The session on 8 May commenced with a joint employer caucus comprising members of the SEIFSA Main Agreement Negotiating Team, as well as representatives from NEASA and the Border Industries Association.

The caucus – chaired by SEIFSA Vice-President Mr Henk Duys, in the absence of SEIFSA President Mr Ufikile Khumalo – was again cordial, conducted professionally and consensus was reached on the overall employer positions, as mandated by the SEIFSA Council meeting of 5 May 2014. These positions focused on two key issues:

 1. Section 37:

Confirmation that Section 37 was of such importance that no agreement could be concluded without Section 37 being satisfactorily addressed in line with of one of the two options outlined in the submission made to the trade unions at the meeting of the Bargaining Council Management Committee on 6 May 2014.

2. Peace Accord:

Confirmation of the mandate of the SEIFSA Council meeting of 5 May that the matter of concluding a Peace Accord remained a pre-condition to negotiations on substantive matters, as set out in the employer letter of demand of 14 March 2014.

In conclusion, the joint employer caucus agreed that the leader of the SEIFSA negotiating team should communicate to the unions that the views expressed above reflected a consolidated view across all the employer bodies.

The Main Agreement negotiating session was opened by the Vice-President of the Bargaining Council, Mr Bheka Khumalo. After welcoming all present, the Facilitator took the parties through the proposed agenda for the day.

The Facilitator indicated that as he had previously undertaken, he had prepared a draft Peace Accord for the parties to consider. He indicated that in considering the draft, the parties should aim to finalise the document in the course of the day. He further indicated that it was his intention to propose joint employer and trade union caucuses, with a view to working towards a consolidation of demands on both sides so that the consolidated document would be the one on the basis of which negotiations would proceed. The Facilitator indicated that it was his intention at the end of the two-day engagement session to ensure that the question of time-lines and further meeting dates was discussed and agreed upon.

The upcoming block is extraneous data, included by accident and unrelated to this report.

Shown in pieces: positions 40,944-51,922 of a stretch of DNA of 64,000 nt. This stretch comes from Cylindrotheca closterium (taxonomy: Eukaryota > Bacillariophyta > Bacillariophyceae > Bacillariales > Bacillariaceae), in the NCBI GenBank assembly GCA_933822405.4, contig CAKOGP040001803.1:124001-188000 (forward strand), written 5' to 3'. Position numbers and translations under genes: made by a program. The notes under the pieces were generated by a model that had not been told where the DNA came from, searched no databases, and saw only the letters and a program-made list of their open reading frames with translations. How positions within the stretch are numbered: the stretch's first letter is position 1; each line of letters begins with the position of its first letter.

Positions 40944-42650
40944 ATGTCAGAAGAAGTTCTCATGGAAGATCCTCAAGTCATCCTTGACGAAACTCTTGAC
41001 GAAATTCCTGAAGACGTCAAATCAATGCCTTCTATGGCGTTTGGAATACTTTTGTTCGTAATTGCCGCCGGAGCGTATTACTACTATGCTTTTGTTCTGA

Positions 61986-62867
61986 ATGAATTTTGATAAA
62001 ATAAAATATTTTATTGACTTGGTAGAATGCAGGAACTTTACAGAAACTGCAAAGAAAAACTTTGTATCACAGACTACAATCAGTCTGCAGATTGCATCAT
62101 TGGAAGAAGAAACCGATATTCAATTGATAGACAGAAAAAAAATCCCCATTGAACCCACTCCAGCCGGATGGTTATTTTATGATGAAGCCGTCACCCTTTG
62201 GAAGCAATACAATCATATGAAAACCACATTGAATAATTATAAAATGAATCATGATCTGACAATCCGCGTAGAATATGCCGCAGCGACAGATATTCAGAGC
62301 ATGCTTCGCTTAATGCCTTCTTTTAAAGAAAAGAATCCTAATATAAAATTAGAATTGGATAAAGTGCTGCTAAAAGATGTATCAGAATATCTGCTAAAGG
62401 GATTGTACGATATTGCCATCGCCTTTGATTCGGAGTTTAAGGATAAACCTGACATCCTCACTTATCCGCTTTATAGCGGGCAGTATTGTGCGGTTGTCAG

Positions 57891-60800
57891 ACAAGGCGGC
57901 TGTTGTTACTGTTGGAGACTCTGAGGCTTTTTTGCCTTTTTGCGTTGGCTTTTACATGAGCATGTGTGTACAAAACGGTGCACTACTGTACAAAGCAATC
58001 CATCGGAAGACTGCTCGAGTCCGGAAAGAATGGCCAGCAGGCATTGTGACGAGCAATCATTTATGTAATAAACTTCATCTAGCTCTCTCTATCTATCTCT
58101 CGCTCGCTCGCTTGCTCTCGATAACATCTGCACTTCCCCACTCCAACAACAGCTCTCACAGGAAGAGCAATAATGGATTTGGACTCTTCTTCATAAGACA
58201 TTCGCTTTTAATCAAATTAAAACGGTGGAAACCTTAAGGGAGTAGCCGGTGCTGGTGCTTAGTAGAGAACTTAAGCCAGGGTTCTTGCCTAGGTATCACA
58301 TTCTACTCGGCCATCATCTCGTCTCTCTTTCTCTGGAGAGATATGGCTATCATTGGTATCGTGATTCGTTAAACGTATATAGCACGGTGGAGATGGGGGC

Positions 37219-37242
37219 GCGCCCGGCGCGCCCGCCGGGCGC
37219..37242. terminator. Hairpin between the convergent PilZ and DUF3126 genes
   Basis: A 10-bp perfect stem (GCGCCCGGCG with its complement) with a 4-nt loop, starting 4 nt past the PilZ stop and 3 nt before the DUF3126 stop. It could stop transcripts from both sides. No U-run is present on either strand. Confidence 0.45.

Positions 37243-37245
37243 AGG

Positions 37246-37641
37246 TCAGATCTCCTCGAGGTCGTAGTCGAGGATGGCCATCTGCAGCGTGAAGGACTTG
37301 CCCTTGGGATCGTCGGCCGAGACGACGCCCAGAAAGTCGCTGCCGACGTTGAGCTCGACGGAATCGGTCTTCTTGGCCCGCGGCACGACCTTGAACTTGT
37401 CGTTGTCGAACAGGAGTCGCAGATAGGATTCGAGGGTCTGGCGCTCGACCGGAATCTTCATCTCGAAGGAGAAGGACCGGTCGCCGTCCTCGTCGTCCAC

In response, SEIFSA Chief Executive Officer Mr Kaizer Nyatsumba made an opening address on behalf of all the employer parties. The address is attached hereto. Upon the conclusion of his address, the employer spokesperson indicated that for the reasons outlined in the address, the employer parties were not yet at the stage where they could commit fully to the process until clarity was sought from the trade unions on the two matters highlighted in the address, namely Section 37 and the Peace Accord.

In response, the NUMSA delegation leader indicated that he was disappointed in the employer position. He reassured the meeting that NUMSA was not preparing for strike action and, therefore, would not commit to an up-front commitment on either Section 37 or the Peace Accord. He accused the employers of employing delaying tactics and negotiating in bad faith, and reminded the employers that Section 37 was a position raised by labour, located in the Main Agreement IPF process with a view to scrapping Section 37 from the Agreement altogether. He further referred to the point that Section 37 was an item for further engagement in the IPF meeting on 14 May 2014.

This position was endorsed by all the remaining trade unions.

In response, the leader of the employer delegation reiterated that employers had served notice that while they remained committed to active participation in the negotiations process, nevertheless they would not sign any resulting agreement unless Section 37 was addressed to the satisfaction of employers, in line with one of the two positions shared with the trade unions. He further stated that on the matter of the Peace Accord, employers could not understand the reluctance on the part of the trade unions to 
commit to a peace accord, which would bind all parties to conducting themselves in a legally responsible manner.

He ended off by indicating that the employers would await the facilitator’s draft Peace Accord, and reiterated the view that employers required an up-front commitment to the concluding of a Peace Accord.

The Facilitator indicated that the employer position was noted. He said that he would table his draft Peace Accord, as requested by the parties at the previous session, and that he would engage the employers, during their caucus, on the process. He asked that the trade union parties should also hold a joint caucus on the document and, after the break, table their respective inputs to the document.

The leader of the NUMSA delegation indicated that NUMSA was opposed to a joint union caucus on the matter. Instead, NUMSA proposed that each union should hold its own caucus on the draft Peace Accord, and this was duly assented to by the other union.

After the adjournment, NUMSA indicated that it had noted the contents of the document and would take the document back to its relevant structures for input and mandating. Solidarity indicated an in-principle support for the document, but nevertheless undertook to make written submissions after consulting with its structures.